Six Astronauts 'Return to Earth' After Successful Mars-500 Mission

© ESA/Mars500 crew

Six astronauts participating in the international Mars-500 experiment stepped out of their windowless Mars spaceship simulation module and back into Earth's sunlight for the first time in over 500 days. The experiment successfully demonstrated the capacity of humans to survive the journey to Mars and back.

In addition to achieving a great step towards the future of human space exploration, the Mars-500 experiment probes the psychological requirements for living communally in small spaces, the self-sufficiency of a spaceship 'biosphere', and the challenges of space travel to human health.

Simulated Mission to Mars

The Mars-500 experiment simulated all the major milestones of a real mission to Mars. The crew saw the hatch close on their last glimpse of earth's sunlight on the third of June 2010. On the 15th, the crew simulated undocking from a space station to begin the journey towards Mars. After reaching Mars orbit and conducting a successful simulation of a Mars landing on 1 Feb 2011, the team simulated explorations of the Martian surface in three separate egress exercises. A month after landing on Mars, the team began its journey back to Earth.

Throughout the experiment, the team lived in isolation intended to simulate an actual space mission. They had communications with the outside world only over telecommunications devices, with delays simulating the time for signals to reach their projected position in space. The crew grew their food in greenhouses in the utility module, which also housed a gym and a refrigeration unit for storing food and other supplies.

© ESA

The crew -- consisting of two European, three Russian, and one Chinese astronauts -- spent most of their time in a 3.6m X 20 m (775 sq ft) habitation module which included 6 individual compartments, a kitchen-dining room, a living room, the control room, and a bathroom. The facility also includes a medical module and a landing simulator. The utility modules lies tucked underneath the Martian surface simulator, a larger chamber that was used only during the one-month long Mars landing simulations. It simulates the Gusev crater, an area explored by robotic Martian landers and believed to have water under its surface even now.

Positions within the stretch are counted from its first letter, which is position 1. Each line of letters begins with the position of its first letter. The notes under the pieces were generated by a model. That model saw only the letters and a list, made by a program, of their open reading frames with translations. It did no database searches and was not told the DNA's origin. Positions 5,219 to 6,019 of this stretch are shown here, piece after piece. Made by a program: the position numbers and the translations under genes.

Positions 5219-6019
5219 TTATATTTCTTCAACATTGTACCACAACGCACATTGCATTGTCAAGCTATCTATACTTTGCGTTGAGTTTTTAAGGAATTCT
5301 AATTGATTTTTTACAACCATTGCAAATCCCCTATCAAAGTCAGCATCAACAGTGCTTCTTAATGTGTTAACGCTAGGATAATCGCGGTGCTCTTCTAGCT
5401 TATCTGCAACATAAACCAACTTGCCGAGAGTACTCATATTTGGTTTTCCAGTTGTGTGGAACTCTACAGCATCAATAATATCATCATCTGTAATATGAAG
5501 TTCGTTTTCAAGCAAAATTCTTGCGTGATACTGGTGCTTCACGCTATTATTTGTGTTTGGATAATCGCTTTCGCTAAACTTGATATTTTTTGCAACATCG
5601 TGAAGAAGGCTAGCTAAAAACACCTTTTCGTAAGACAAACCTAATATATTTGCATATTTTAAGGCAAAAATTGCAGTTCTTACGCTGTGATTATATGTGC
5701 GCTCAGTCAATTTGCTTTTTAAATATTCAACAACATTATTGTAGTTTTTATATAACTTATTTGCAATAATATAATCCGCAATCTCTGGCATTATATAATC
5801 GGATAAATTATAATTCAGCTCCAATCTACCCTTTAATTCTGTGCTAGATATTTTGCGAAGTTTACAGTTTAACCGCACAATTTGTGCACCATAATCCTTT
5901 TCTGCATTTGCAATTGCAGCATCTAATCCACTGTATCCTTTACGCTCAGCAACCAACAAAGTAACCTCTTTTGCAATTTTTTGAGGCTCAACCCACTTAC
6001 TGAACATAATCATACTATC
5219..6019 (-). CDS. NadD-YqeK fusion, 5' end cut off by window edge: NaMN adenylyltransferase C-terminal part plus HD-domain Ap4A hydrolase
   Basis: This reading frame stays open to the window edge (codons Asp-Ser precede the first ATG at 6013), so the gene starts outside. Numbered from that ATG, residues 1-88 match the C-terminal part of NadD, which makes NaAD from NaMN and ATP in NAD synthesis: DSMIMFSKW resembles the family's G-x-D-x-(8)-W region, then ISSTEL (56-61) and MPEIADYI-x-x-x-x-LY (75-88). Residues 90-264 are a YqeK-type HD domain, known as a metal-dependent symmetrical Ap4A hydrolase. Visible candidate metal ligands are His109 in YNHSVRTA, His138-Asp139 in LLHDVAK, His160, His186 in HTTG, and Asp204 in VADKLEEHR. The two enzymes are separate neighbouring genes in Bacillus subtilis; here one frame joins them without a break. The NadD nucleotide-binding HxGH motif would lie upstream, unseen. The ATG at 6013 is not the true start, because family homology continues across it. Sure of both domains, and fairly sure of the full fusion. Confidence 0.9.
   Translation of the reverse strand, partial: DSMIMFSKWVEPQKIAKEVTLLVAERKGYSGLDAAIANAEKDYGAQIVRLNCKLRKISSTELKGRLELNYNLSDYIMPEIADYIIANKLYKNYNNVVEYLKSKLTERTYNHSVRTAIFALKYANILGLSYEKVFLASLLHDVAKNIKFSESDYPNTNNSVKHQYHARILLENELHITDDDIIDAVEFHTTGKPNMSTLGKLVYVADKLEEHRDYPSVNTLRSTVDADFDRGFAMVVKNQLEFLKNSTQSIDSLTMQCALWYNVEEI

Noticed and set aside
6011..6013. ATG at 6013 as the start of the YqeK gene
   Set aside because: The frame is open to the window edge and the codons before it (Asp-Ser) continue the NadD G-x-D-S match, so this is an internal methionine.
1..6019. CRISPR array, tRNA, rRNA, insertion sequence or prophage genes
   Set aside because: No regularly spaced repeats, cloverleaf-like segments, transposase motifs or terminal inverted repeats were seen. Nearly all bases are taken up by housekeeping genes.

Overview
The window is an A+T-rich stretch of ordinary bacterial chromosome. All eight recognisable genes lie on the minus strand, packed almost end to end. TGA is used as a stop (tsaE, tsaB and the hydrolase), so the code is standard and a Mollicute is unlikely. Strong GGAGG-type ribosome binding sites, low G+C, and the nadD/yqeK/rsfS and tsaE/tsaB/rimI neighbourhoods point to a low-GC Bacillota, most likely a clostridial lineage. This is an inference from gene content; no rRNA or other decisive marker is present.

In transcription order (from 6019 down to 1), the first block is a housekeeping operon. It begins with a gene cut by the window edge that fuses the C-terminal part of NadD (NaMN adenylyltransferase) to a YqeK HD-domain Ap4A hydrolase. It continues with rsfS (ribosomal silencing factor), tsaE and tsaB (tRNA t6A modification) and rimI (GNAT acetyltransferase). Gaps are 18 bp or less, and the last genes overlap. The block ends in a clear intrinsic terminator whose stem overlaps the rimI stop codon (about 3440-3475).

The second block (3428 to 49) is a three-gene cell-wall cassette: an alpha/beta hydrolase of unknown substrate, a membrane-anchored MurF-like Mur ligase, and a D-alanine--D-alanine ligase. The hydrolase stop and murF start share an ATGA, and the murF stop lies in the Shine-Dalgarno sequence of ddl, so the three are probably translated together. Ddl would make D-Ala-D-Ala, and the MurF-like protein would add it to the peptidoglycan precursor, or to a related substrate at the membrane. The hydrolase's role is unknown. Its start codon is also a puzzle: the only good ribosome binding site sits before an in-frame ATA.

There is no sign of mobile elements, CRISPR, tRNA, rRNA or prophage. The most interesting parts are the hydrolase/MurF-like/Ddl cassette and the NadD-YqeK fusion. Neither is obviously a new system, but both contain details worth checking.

The Anti-gravity Generation Device

The facility suffers from two important limitations, which will reduce the breadth of conclusions possible from its success. First, the facility did not subject participants to the radiation levels typical of space travel.

Second, the crew was not subject to extended living in low-gravity. The weightless photo at the top of this article represents the sense of humor of astronaut Diego Urbina, who tweeted the manipulated photo with the message: “Finally fixed the anti-gravity generation device!”

Alpha Males Need Not Apply

The job description required Mars-500 mission members to be 25-50 years of age, fluent in both Russian and English, and have special skills that contribute to rounding out a robust team capable of meeting all foreseeable challenges of space travel, with an emphasis on medical and engineering skills. Candidates for this successful Mars-500 mission had to pass endless medical and psychological tests.

An earlier experiment failed 420 days into the project, when two crew members got into a drunken fist-fight, and a third attempted to forcibly kiss a female project member. Sadly, there were no females in the crew that successfully cooperated to the end of their 520 day mission. But there were also no alpha males. Candidates were carefully selected for their ability to work as members of a team and to compromise.

The Next Steps Towards Space Travel

The Mars-500 experiment will continue with careful follow-up and monitoring of the participants, who will certainly be challenged by the return to daily life. Italian crew member Diego Urbina (who also has Colombian heritage) told BBC news via Twitter that he looks forward to "bumping into strangers" after the long period of isolation. Russian astronaut Alexei Sitev will certainly look forward to a honeymoon with his wife -- after marrying his sweetheart just before the Mars-500 mission began. Following these men as they return to life on Earth will help scientists to prepare for human travel to distant destinations in space.

The successful Mars-500 mission will also help overcome a major obstacle to space travel. The publicity and positive attention generated by the mission will help to overcome resistance to investment in space exploration, especially at a time of economic difficulty. With the population exceeding 7 billion, humanity may need space to grow.

More on Mars:
Would You Travel One-Way to Mars?
Scientists May Have Found Flowing Water on Mars
Spirit Lives On. Bogged Mars Rover Gets New Job
Self-Cleaning Solar Panels From Mars Find Their Way to Earth

Tags: European Union | Geoengineering | Nasa | Small Spaces